As Canadian and Polish forces liberated Trun, Maczek's second armoured battlegroup manoeuvred southeast, capturing Champeaux and anchoring future attacks against Chambois across a 6-mile (9.7 km) front.17 At its closest, the front was 4 miles (6.4 km) from forces of the U.S. V Corps in the town. By the evening of 18 August, all of Maczek's battlegroups had established themselves directly north of Chambois (one outside of the town, one near Vimoutiers and onenb 2 at the foot of Hill 262).21 With reinforcements quickly arriving from the 4th Canadian 4th Armoured Division, Maczek was in an ideal position to close the gap the following day. The presence of the Polish Armoured Division also alerted Generalfeldmarshall Walther Model of the need to keep the pocket open.20
Early on 19 August, LGen Simonds met with his divisional commanders to finalize plans for closing the gap. The 4th Armoured Division would attack toward Chambois, on the western flank of two battlegroups of the Polish 1st Armoured Division.20 Two additional Polish battlegroups would strike eastward, securing Hill 262 to cover the eastern flanks of the assault.16 The 2nd and 3rd Infantry Divisions would continue their grinding offensives against the northern extremities of the Falaise Pocket, inflicting heavy casualties on the exhausted remains of the 12th SS Panzer Division.19 The assault began almost immediately after the meeting, with one battlegroup of the Polish 1st advancing toward Chambois and "Currie Task Force" of the 4th Armoured Division covering their advance. Simultaneously, two Polish battlegroups moved for Hill 262. Despite heavy German resistance, Battlegroup Zgorzelski was able to secure Point 137, directly west of Hill 262.22 By early afternoon, Battlegroup Stefanowicz had captured the hill, annihilating a German infantry company in the process. As a result of the fighting, Polish casualties accounted for nearly 50% of those sustained by the Canadian 1st Army.23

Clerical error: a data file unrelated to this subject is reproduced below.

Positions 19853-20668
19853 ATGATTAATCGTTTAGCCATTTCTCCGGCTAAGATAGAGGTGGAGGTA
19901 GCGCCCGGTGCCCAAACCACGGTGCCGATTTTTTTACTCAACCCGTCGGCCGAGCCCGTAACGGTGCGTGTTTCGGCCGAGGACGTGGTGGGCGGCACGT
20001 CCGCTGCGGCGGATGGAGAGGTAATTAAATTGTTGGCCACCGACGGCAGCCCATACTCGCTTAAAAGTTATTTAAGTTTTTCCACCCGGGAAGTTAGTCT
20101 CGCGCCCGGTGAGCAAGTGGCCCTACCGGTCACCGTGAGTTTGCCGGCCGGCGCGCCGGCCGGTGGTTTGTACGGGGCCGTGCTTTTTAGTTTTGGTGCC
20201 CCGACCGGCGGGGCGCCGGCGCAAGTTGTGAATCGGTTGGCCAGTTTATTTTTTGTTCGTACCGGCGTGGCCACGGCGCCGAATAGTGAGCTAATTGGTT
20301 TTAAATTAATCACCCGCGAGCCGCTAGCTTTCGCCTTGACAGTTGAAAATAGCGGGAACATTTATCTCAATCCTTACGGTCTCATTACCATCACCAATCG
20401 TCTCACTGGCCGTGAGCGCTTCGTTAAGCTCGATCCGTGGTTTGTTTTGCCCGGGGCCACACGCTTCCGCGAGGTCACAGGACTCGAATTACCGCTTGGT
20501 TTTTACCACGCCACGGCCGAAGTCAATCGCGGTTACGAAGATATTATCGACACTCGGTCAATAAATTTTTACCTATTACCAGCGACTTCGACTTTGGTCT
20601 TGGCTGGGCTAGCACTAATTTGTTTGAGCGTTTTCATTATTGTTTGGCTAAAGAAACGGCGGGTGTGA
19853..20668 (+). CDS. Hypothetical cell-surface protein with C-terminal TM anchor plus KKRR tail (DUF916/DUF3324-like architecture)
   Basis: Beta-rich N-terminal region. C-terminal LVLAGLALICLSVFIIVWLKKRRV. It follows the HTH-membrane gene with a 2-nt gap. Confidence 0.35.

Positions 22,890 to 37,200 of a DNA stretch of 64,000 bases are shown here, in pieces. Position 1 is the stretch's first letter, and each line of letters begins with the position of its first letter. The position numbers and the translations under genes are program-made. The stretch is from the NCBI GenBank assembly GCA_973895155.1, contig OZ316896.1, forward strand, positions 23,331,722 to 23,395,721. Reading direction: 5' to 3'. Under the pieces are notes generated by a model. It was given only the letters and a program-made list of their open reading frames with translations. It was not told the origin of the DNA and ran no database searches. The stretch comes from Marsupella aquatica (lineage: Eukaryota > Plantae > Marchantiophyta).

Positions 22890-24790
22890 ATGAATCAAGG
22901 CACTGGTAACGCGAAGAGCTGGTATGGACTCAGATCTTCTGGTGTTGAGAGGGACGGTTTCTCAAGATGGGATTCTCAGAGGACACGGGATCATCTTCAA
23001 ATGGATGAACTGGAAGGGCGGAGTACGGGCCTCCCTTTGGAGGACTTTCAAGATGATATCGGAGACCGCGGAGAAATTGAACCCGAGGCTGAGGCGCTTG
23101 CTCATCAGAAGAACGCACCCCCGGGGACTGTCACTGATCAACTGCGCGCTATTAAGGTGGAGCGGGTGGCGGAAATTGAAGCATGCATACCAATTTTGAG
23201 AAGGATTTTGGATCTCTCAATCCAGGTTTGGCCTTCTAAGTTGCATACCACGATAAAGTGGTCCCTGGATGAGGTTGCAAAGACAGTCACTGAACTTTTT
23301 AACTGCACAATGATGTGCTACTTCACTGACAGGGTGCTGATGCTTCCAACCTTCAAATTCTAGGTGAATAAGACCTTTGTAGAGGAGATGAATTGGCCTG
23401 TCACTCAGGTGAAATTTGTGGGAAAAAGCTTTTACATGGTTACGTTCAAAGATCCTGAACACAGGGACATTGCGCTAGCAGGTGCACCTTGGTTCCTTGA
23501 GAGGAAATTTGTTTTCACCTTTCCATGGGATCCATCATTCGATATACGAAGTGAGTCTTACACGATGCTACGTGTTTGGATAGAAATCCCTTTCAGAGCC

By late afternoon of 19 August, Canadian and Polish forces had linked with the U.S. 80th Division and 90th Division already stationed in the town. The Falaise Gap had been closed, trapping Model′s forces. As the linkup occurred, Model′s II SS Panzer Corps had begun its counterattack against Polish forces on Hill 262, hoping to reopen the pocket.24 With American and Canadian forces facing German counterattacks in their sectors, the Polish forces would have to defend against two veteran Panzer divisions to keep the gap closed.
On the morning of 20 August, two German formations—the 2nd and 9th SS Panzer Divisions, attacked Polish positions on Hill 262.24 At the same time, the 16th Infantry and 12th SS Panzer Divisions attacked American and Canadian forces from within the pocket, opening small channels through Allied positions. By mid-morning, 2,000 survivors of the German 2nd Parachute Division had managed to breach Canadian positions along the Dives River, as well as at Point 117.25 At approximately noon, several units of the 10th SS, 12th SS and 116th Panzer Divisions managed to break through these weakened positions.26